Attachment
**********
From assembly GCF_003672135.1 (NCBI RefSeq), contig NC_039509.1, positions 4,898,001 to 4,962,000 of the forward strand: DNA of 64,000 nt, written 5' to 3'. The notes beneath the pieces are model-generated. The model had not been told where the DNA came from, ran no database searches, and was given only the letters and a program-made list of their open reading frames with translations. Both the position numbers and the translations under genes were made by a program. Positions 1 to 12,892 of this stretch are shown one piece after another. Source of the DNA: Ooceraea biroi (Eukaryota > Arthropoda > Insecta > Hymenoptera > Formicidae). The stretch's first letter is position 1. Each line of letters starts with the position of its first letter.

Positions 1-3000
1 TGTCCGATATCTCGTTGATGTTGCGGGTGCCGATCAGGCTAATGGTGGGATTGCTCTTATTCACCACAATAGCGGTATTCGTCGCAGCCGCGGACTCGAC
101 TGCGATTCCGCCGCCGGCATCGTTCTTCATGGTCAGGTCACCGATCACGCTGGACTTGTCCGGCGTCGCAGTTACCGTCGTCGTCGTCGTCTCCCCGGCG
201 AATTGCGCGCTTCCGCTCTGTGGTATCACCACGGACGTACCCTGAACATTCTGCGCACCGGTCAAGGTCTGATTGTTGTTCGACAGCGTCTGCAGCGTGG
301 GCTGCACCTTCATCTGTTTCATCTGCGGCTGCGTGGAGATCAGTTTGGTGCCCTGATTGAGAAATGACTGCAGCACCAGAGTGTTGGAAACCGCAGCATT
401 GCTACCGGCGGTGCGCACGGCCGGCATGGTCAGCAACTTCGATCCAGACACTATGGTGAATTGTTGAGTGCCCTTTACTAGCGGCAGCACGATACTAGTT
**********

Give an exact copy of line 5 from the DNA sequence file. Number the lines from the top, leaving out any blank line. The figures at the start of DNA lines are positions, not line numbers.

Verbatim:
201 AATTGCGCGCTTCCGCTCTGTGGTATCACCACGGACGTACCCTGAACATTCTGCGCACCGGTCAAGGTCTGATTGTTGTTCGACAGCGTCTGCAGCGTGG